Introduction / History Sweden is deeply rooted in the matters kept closest at heart such as family, religion and traditional holiday celebrations to unite the people. Sweden has one major language, Swedish. Some minorities speak Finnish, Lappish, Norwegian, Arabic and Danish. Most Swedes can also speak English. However, Swedish still remains the official language. As in many countries there are different dialects The southern Swedish dialect is related to Danish and can be hard even for other Swedes to understand. Swedes are mostly immigrants from Norway, Iceland and other neighboring countries. The Natives are Sami (Lappish) people that herd reindeer and have their own religion much like the religion of native Indians in America. Some of the Swedish history goes back to Viking times where men and women settled down coming from Norway, Iceland and other countries as well.
Sweden is a constitutional monarchy. Currently it is Carl XVI Gustaf. Sweden is part of the European Union and its borders are open for immigrants from other countries as well. Their currency is the Swedish Krona. They are not yet part of the Euro currency. Sweden is considered a neutral country.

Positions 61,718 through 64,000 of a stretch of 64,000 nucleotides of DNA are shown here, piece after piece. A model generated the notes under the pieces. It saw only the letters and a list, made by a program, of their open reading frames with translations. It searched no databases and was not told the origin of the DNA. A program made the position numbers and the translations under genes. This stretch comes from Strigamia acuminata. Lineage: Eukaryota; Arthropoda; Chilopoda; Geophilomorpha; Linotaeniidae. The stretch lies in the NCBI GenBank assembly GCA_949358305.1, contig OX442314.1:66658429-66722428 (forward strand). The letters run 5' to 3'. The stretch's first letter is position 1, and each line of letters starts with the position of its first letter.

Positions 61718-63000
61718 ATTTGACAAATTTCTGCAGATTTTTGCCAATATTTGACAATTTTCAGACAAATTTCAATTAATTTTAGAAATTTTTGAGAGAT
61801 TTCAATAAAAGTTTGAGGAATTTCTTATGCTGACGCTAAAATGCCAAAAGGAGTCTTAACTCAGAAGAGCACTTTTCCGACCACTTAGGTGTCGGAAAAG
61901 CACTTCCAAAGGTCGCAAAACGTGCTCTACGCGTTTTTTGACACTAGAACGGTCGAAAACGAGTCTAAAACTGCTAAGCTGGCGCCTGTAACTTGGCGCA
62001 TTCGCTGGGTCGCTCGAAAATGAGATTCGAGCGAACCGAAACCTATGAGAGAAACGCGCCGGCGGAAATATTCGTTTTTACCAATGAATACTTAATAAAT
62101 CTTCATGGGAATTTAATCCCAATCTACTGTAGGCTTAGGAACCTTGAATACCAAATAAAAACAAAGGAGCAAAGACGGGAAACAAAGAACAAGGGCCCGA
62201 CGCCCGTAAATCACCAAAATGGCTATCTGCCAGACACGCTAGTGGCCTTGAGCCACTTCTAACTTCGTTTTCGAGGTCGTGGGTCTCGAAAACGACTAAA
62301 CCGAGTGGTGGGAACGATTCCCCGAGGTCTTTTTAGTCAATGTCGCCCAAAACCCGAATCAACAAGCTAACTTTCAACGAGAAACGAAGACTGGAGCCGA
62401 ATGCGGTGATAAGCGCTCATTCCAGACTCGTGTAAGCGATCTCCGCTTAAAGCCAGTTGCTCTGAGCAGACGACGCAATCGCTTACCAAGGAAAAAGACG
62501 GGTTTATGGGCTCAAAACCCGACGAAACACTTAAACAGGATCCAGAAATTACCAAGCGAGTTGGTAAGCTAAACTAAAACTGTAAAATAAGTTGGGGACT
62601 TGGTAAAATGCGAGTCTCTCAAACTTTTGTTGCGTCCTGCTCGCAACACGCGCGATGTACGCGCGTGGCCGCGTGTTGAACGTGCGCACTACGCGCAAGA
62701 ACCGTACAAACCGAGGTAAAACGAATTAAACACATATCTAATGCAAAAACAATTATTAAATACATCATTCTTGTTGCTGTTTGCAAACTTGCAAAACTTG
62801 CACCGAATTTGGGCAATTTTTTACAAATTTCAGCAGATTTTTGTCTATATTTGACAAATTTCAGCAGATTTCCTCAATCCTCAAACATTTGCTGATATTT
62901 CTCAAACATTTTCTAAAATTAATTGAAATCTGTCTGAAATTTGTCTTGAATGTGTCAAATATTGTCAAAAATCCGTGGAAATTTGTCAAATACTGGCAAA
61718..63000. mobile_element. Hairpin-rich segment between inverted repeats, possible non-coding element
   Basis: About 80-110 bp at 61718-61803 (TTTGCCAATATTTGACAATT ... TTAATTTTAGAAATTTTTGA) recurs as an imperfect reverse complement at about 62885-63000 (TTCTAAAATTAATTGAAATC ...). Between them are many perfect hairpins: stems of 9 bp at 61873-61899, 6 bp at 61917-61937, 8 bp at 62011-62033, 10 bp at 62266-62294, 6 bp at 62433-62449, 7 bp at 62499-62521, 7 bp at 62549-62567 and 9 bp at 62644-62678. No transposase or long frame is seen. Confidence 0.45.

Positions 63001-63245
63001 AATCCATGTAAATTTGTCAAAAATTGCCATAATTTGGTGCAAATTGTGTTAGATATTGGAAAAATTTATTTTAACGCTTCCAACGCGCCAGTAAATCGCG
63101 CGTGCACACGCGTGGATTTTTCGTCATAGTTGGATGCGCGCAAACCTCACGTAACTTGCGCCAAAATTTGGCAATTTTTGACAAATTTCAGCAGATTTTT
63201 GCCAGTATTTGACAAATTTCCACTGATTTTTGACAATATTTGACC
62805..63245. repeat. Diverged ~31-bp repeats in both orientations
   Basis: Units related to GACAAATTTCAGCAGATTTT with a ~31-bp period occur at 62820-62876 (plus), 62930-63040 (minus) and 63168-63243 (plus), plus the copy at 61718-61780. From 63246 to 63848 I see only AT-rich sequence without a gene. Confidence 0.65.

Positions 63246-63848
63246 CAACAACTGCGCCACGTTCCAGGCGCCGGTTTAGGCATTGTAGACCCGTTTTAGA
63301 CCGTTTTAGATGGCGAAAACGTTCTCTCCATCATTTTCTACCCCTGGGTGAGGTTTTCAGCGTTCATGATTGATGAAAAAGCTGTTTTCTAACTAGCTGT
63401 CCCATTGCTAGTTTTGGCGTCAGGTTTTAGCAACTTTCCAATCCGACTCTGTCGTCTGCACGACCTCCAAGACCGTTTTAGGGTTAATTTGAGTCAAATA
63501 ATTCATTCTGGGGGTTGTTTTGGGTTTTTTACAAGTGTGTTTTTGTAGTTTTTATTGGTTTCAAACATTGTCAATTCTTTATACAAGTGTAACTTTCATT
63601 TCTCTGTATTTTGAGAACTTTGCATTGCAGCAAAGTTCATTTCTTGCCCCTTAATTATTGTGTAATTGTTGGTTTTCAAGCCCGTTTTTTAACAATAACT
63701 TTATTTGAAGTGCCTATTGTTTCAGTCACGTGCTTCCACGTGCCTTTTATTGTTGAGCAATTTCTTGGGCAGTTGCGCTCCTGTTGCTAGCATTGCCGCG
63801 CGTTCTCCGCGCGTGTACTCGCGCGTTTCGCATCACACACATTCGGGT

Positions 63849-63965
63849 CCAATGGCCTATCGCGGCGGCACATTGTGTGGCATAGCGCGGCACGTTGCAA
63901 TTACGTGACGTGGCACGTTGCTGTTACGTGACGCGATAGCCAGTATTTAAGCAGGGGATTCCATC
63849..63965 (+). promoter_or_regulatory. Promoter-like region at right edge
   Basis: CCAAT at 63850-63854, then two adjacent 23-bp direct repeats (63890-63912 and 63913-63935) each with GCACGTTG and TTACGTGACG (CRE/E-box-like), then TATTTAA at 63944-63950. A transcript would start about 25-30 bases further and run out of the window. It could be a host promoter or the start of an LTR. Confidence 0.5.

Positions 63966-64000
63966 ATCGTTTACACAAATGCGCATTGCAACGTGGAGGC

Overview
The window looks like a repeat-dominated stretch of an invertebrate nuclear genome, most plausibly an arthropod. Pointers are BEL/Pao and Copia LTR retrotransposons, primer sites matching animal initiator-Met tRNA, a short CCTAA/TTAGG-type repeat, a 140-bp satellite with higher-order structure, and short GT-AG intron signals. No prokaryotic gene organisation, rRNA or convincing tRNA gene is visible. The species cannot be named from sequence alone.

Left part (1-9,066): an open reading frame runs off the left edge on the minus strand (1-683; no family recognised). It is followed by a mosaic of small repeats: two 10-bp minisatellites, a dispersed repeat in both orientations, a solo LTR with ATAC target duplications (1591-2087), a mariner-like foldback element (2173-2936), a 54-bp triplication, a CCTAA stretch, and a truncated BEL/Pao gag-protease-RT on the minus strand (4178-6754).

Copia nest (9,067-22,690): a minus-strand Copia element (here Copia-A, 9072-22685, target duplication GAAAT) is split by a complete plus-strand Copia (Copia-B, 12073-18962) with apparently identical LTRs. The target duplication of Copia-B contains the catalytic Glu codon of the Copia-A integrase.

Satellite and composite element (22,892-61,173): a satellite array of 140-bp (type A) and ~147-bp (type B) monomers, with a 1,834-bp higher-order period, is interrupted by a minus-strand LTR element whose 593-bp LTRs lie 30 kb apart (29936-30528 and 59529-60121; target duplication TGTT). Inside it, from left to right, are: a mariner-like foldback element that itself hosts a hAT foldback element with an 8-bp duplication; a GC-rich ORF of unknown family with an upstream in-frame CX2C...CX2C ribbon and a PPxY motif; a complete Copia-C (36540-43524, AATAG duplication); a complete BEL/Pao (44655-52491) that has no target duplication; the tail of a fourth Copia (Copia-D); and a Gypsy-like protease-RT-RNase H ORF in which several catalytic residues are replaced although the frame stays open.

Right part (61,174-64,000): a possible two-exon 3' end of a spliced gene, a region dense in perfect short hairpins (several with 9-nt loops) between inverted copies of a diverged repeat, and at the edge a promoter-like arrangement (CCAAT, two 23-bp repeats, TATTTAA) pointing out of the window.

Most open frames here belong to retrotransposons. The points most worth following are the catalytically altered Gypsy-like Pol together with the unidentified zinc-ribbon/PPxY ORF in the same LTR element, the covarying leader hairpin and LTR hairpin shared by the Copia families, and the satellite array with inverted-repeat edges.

Swedish people are hard workers living under a socialist government with programs such as long vacations and an extensive welfare system with the goal of not leaving anyone without food or shelter.
Many adults are employed in industrial occupations and office work in the public sector. People in rural areas of Sweden still farm as a major means of employment. The majority of Swedes, nearly one-quarter, are employed in the service industry.
The main religion is Lutheran, and most children are baptized as infants.
Göta dialect group is south, including parts of Småland, south Swedish provinces, Värmland, Västergötland; Svea is north, including Hälsingland, parts of Östergötland and Uppland, and Swedish-speaking parts of Finland; Southern Swedish in Skåne, Blekinge, (Source: Ethnologue 2010)